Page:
MediciNova Announces Phase 2 Clinical Trial Approval for IPF Therapy

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Biopharmaceutical company MediciNova recently announced that MN-001 (tipelukast) has been approved for clinical trials by the U.S. Food and Drug Administration (FDA) for the treatment of moderate to severe idiopathic pulmonary fibrosis (IPF).

MN-001 is an orally-available small molecule compound, demonstrated to have anti-inflammatory and anti-fibrotic activities. It acts through different mechanisms, namely by down-regulating the expression of genes known to promote fibrosis (e.g., LOXL2, TIMP-1 and Collagen Type 1) and genes known to promote inflammation (e.g., MCP-1 and CCR2). In terms of histology, MN-001 was also found to be able to reduce fibrosis in several animal models.

It is important to highlight that due to the fact that MN-001 has been proven to be generally safe and well-tolerated by study participants without any serious adverse reactions, the FDA has cleared the drug to proceed to its first clinical trial, a Phase 2 study. The IPF protocol was filed under the open Investigational New Drug Application from MediciNova in FDA’s Division of Pulmonary, Allergy, and Rheumatology Products (DPARP). In addition, the FDA has granted MN-001 orphan drug designation, which gives MediciNova exclusive marketing of the drug in the event of its approval for IPF treatment.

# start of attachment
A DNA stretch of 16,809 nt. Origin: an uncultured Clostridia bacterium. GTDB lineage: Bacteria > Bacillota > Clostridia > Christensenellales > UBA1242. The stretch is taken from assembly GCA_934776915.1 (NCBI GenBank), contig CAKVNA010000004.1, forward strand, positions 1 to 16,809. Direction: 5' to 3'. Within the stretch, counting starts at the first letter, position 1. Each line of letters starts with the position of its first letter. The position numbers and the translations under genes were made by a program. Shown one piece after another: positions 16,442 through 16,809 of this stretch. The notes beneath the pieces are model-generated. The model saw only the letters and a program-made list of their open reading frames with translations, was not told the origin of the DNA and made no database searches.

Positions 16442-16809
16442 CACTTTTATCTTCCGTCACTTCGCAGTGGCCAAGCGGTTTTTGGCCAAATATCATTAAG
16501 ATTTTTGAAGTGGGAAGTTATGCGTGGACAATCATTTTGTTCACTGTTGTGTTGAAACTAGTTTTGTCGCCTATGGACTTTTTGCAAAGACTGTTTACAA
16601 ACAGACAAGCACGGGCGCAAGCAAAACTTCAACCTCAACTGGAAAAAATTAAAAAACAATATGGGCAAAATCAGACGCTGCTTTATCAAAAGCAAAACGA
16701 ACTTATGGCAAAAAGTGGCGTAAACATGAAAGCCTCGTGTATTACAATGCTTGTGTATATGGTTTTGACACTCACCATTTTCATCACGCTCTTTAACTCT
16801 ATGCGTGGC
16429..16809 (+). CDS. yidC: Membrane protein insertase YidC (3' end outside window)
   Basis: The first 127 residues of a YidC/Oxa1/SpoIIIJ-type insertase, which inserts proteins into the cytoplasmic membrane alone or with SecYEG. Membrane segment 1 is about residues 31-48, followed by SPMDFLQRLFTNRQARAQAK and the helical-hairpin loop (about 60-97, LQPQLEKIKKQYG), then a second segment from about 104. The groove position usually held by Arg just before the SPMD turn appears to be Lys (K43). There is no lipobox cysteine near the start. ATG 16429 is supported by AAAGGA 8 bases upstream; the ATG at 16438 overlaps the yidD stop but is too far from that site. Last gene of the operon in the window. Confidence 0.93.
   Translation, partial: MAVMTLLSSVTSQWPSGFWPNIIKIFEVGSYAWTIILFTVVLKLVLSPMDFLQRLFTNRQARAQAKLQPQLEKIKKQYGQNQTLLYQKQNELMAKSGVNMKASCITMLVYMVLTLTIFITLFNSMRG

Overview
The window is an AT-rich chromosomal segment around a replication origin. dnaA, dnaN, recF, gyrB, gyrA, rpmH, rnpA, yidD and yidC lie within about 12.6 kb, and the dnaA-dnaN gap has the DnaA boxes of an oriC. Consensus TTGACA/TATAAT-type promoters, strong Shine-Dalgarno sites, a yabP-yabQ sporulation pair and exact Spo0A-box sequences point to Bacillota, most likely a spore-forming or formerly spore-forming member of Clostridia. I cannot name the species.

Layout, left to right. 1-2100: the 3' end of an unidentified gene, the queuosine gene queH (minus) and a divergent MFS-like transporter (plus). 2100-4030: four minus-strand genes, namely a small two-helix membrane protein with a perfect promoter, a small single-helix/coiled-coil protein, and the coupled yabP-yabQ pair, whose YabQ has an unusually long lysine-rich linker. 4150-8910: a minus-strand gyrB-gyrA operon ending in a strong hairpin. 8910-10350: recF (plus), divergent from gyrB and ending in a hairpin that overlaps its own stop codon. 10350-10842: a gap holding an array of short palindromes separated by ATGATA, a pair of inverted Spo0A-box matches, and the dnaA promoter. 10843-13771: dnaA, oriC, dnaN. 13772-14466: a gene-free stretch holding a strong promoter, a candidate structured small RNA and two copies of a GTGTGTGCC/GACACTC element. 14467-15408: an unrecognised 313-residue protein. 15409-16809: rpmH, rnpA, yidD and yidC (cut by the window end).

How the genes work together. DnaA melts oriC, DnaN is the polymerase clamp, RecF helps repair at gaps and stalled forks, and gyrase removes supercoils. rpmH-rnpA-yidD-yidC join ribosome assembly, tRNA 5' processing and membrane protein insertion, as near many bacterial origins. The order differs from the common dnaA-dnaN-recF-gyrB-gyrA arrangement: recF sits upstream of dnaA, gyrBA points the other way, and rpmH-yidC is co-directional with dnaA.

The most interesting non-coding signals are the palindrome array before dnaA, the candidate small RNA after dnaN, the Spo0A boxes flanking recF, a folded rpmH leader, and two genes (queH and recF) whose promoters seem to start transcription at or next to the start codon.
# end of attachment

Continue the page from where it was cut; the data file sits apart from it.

“We are very pleased that this important regulatory step is now completed, as we can now pursue clinical development of MN-001 in IPF,” stated the President and CEO of MediciNova, Dr. Yuichi Iwaki, in a press release.

IPF is a serious progressive disease in which the alveoli and the lung tissue close to the alveoli is damaged, becomes thick and scarred, compromising oxygen transfer between the lungs and the bloodstream. The generation of this scar tissue is known as fibrosis. IPF is characterized by a shortness of breath that gradually worsens, with respiratory failure being the main cause of death associated with IPF. There is no cure for this disease and it is estimated that 128,000 individuals in the U.S. suffer from IPF, with approximately 48,000 new cases diagnosed every year. IPF has a poor prognosis and around two-thirds of the patients succumb to death within five years after being diagnosed.

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Patrícia holds her PhD in Medical Microbiology and Infectious Diseases from the Leiden University Medical Center in Leiden, The Netherlands. She has studied Applied Biology at Universidade do Minho and was a postdoctoral research fellow at Instituto de Medicina Molecular in Lisbon, Portugal. Her work has been focused on molecular genetic traits of infectious agents such as viruses and parasites.
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